Declan O’Connell is a high-performance coach and corporate trainer. His areas of expertise include High-Performance Teams, Performance Under Pressure, Leadership Development and Career Management. He works with teams and individuals to heighten awareness, harness unique strengths, and ultimately support and facilitate a drive towards higher performance.
Declan’s philosophy is that there are no limits for improvement at everyone’s level of performance and he is passionate about supporting and challenging people to embrace that journey. Declan’s approach is grounded in a unique fusion of the latest research in Positive Psychology, Neuroscience and lessons from elite sport. This is derived from a 10-year career in corporate banking, a Masters degree in Positive Psychology & Coaching with a research interest in cognitive psychology and playing and coaching Gaelic Football at various inter county levels as well as numerous CPD visits to elite sports teams. He has a huge passion for taking on challenges and completed a trek to Mount Everest BaseCamp in November 2017. He is currently undertaking preparation for the Camino de Santiago trek in August 2018.
Can leadership be taught? If so, how?
Yes, it absolutely can – thankfully! Initially, observing and studying leaders whom you admire is a very worthwhile exercise. What qualities do they exude, how do they get people to connect with them, and why do you admire them over others? This should then invoke a period of reflection. Can you honestly evaluate your impact in certain scenarios and in different stakeholder relationships? How can these be improved upon to increase my effectiveness? What lessons can I learn from my role model that can be replicated? The rise of the authentic leadership movement seeks to embrace all the qualities which you uniquely possess, embrace your natural strengths, share your vulnerabilities, get in touch with your own humanity and truly connect with your people. A coach can help shine a light on these areas and act as an independent guide through your leadership journey.
What do you think is the difference between management and leadership?
I believe there is a fundamental difference between the two. Management is the art of efficiently and effectively dealing with resources. Management and a manager usually denotes a rank within the organisation, a position they are appointed to. Leadership then is the art of creating vision, inspiring unity and action through authentic actions. A leader can never appoint themselves a leader, it is not necessarily a rank, other people appoint you as a leader as a result of your actions. People have to follow a manager; people want to follow a leader.
The world around us is changing faster than at any time in human history and we need more leaders to emerge. How do we make this happen?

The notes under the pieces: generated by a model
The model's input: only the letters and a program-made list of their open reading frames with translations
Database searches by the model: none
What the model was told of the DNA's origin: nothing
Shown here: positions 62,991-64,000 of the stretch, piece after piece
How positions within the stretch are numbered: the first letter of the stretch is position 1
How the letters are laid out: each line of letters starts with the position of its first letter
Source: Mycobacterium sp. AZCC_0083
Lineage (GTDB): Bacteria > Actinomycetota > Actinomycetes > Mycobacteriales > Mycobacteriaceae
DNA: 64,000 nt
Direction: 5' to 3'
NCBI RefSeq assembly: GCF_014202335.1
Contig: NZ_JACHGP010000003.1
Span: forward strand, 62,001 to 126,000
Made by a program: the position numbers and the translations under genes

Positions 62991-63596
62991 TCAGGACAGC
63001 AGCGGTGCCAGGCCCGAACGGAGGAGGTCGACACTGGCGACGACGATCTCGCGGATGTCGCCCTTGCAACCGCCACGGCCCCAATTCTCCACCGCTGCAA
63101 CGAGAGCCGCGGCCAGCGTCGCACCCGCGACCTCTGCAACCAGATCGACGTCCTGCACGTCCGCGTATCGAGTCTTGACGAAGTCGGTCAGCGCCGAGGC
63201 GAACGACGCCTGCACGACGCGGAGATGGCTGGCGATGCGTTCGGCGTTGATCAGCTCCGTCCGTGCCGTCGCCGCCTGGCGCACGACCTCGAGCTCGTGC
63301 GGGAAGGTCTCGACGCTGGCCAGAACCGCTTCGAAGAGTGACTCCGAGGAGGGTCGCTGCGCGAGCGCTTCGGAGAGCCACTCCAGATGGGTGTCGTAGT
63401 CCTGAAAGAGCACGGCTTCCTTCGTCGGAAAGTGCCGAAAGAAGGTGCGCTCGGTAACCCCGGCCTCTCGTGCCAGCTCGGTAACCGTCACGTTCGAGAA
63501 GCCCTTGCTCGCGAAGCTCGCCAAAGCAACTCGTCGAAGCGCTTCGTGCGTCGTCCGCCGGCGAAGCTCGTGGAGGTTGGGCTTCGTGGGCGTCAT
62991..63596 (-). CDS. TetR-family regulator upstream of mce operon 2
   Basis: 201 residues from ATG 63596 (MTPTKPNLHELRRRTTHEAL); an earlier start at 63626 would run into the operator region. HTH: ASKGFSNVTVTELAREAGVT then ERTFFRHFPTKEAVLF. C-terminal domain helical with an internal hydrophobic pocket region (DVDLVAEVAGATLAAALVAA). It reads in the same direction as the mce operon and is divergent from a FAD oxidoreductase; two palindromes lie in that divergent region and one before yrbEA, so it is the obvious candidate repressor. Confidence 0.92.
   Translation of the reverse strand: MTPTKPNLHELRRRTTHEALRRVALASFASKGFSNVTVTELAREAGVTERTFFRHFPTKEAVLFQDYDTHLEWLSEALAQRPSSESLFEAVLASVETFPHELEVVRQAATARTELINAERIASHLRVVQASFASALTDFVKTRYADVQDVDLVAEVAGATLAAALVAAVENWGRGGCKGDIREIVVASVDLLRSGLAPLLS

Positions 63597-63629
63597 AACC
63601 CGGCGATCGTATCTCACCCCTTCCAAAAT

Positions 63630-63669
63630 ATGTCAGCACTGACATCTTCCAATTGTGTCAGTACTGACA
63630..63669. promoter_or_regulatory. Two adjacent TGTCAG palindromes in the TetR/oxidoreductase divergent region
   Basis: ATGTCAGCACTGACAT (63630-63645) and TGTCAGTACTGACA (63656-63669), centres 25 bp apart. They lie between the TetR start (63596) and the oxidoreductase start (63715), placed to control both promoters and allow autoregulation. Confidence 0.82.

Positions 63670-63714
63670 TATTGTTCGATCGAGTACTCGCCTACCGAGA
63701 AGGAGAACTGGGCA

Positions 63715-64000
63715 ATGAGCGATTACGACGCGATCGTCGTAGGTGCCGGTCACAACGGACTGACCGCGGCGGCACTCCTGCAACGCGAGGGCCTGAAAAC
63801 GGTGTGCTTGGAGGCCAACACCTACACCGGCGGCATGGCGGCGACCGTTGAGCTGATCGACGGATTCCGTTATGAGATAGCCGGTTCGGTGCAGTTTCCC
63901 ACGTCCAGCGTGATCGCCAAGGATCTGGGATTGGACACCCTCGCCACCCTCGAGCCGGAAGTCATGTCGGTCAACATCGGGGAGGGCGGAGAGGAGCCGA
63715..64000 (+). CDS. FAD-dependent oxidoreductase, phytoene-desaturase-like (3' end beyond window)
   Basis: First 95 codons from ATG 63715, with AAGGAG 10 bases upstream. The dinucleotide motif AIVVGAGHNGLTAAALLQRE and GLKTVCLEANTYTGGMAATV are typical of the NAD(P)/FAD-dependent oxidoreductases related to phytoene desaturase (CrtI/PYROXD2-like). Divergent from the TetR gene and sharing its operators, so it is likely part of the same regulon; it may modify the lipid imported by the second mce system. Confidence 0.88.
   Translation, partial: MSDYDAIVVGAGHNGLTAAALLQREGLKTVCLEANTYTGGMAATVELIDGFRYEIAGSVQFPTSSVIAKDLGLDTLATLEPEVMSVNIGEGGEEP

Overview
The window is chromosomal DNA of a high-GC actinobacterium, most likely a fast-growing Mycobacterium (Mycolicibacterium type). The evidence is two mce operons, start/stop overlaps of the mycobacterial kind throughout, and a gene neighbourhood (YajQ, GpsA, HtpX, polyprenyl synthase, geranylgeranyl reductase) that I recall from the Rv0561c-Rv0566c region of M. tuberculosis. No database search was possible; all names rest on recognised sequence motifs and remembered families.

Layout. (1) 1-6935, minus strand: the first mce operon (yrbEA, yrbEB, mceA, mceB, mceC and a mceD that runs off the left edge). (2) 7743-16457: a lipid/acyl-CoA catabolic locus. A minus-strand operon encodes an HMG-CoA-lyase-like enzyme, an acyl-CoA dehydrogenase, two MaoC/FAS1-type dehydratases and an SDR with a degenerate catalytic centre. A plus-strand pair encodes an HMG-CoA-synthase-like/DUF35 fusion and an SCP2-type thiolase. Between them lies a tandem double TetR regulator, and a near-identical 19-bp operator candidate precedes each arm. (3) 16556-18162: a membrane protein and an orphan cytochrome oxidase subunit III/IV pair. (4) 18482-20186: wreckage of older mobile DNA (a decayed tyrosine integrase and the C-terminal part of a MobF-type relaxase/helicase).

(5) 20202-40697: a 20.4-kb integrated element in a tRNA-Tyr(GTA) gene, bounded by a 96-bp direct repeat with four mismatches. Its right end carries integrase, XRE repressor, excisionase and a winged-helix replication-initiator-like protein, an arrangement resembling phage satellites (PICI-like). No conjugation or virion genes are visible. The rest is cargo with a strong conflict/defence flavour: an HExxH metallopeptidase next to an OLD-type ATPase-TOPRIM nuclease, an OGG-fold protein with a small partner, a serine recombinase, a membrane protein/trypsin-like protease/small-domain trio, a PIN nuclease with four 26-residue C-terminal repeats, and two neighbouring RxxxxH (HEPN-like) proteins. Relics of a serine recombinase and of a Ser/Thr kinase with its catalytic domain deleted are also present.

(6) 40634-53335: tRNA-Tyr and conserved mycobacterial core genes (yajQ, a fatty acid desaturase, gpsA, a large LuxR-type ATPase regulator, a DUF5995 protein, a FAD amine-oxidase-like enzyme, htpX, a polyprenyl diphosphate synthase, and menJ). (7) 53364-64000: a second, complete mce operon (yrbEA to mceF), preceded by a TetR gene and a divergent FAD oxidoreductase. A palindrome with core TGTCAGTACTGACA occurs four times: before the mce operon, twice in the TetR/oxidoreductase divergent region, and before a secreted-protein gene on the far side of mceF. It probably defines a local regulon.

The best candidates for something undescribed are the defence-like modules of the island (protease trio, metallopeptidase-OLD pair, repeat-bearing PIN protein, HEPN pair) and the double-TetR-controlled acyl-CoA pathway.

The concept of psychological safety within teams is very important in creating new leaders. Psychological safety is an environment where a person feels trusted and respected and is comfortable to take risks and air their views. Google has identified this as the key driver of high performance among teams. There is often a pressure or an expectation to get things right first time and as a result a low tolerance for risk-taking which inhibits personal growth. Therefore we need to focus on creating the right climate to foster, encourage and empower the next generation of leaders.
What is the one mistake you witness leaders making more frequently than others?
I think mistakes can be a good thing if coupled with effective reflection. Leadership is a journey of self-discovery after all and it starts with leading yourself effectively before leading others effectively. From the leaders I have worked with, the most common mistake I see is to deliberately create a gap between themselves and their people because they think this is a requirement of a senior role. A common misconception is that the leader needs to appear, powerful, inspirational and all-knowing. When working with leadership teams, I always encourage a show of vulnerability – its impossible to expect of yourself to have all the answers. Therefore to recognise that the We is always more capable than the Me.
What advice would you give to someone dealing with a high-pressure situation in their life or work?
To understand that you have to lead yourself before you can lead others. To lead through a crisis moment, you need to physically and emotionally be at your best. The question then becomes – can you develop a high-performance routine that allows you to perform at a consistently high level? Maybe these questions might help someone struggling with a high-pressure situation: –
• Are you eating the right foods and hydrating to allow your body and mind perform efficiently?
• Are you getting enough sleep to allow your body and mind recover and regenerate?
• Do you have an exercise regime to give you the fitness to allow you perform at your best consistently?
• Do you have a mindful routine – something that allows you to clear your mind and focus on the things you need to get done now thereby avoiding distraction and procrastination?
Integrating these high-performance habits ensures consistency of performance and therefore the concept of high pressure becomes notional.
What are a few resources (books, blogs, podcasts, courses etc) you would recommend to someone looking to gain insight into becoming a better leader?
Finding Mastery – Dr Michael Gervais
1% Better Podcast – Rob O’Donohue
“The Score Takes Care of Itself” – Bill Walsh
“The Culture Code” – Daniel Coyle
“Primal Leadership” – Daniel Goleman
“Tribal Leadership” – Logan, King & Fischer-Wright